Teaching to Inspire (GAANN Report #5)

Photo by Morgan Sessions on Unsplash

My teaching goals for the Fall 2021 semester included:

  • Teach the ITCS 3162 class (Introduction to Data Mining)
  • Continue developing my personal website and teaching portfolio
  • Attend two CTL (Center for Teaching and Learning) Seminars

In my previous report, I mentioned how explaining the course material to students helped increase my own understanding and confidence. Even though I was viewed as the sole instructor this semester, this learning has not stopped, and probably never will. There were still many moments of uncertainty, but I also know now that uncertainty is OK and I have the resources to try to find the answers.

For my other two goals, I have continued making edits to my personal website. Updates have been made to the teaching experience, service, and research pages.

For the seminars, I attended the following:

  • Reimagining Learning Materials: “This Active Learning Academy Workshop is presented to you by Pilar Zuber (Public Health Sciences) and Deborah Beete (Public Health Sciences). This interactive workshop examines the types of learning materials used in courses. It addresses the use of alternative learning materials vs traditional academic learning materials as well as how the utilization of non-traditional materials may extend before, during and after class meetings. Application of strategies will be discussed within the context of different learning levels and course types.
  • Improving Student Engagement: Increasing Attendance and Effective Time Management: This Active Learning Academy workshop is presented by Matt Metzgar (Economics), Monika Sawhney (Public Health Sciences), and Mary Ellen Muesing (Writing, Rhetoric, and Digital Studies). Many instructors created online lectures and resources during our virtual learning time. With these additional resources available, class attendance may suffer and students may become overwhelmed with the variety of different learning paths. In this workshop, we will explore how online resources affect these outcomes. We will present strategies to increase in-class attendance and help students manage time and resources effectively.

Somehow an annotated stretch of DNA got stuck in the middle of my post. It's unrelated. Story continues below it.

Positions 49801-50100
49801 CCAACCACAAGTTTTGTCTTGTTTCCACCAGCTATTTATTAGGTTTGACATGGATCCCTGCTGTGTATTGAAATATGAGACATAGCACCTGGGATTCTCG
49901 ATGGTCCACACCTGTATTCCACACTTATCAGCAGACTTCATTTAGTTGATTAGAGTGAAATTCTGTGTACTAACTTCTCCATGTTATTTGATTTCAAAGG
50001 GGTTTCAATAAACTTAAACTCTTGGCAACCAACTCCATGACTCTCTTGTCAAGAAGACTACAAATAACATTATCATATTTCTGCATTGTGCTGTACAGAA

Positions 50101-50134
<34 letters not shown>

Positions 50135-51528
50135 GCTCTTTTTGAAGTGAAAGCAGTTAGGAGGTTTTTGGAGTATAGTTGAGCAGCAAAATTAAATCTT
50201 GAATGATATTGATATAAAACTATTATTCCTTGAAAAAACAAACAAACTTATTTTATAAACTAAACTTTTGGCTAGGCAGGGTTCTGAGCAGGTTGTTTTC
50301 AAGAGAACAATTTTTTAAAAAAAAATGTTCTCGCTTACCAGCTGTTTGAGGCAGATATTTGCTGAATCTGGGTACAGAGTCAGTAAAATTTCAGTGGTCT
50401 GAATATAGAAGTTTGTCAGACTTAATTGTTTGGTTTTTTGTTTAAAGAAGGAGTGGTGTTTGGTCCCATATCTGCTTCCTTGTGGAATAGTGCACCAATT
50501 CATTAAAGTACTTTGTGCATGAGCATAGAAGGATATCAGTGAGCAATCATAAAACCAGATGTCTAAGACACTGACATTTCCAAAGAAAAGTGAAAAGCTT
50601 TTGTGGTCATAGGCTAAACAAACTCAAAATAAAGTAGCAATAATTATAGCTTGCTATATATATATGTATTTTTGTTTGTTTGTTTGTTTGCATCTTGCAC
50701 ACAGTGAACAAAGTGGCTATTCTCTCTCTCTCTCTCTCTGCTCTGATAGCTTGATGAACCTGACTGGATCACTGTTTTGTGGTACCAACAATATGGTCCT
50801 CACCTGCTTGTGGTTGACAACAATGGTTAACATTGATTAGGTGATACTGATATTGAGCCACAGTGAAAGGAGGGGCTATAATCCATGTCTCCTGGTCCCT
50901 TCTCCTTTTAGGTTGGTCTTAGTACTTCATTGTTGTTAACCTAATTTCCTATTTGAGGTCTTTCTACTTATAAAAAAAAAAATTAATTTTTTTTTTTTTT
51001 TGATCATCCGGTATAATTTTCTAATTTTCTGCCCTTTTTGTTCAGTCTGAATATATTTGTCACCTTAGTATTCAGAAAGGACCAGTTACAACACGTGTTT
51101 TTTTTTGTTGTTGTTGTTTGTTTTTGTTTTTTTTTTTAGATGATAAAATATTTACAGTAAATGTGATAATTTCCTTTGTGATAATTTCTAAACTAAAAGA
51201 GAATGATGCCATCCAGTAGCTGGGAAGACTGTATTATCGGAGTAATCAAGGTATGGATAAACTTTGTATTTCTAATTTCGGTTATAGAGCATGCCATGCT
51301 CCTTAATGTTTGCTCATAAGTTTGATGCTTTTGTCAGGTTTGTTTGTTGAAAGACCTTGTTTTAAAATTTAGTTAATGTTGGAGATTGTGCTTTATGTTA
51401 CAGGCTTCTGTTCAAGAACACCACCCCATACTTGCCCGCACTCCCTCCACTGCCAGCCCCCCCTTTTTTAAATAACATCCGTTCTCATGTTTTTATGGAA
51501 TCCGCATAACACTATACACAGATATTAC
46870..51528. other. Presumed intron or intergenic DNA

In the rest of this report, I will focus on reflecting on my teaching experience this semester.


Teach ITCS 3162 (Intro to Data Mining)

Education is not the filling of a pot but the lighting of a fire.

W. B. Yeats

Being the sole instructor was honestly terrifying, especially during that first week of the semester. But as I got to know the twelve students in my class, I got much more comfortable and genuinely enjoyed the experience.

When first planning for the class, I had the goal of student-centered learning in mind. I wanted to find ways to help motivate students by learning about their own goals and interests with the course. Why are they here? And how can I help them remember those reasons? How can I give them the flexibility to really focus on their individual interests and inspire them to dig deeper?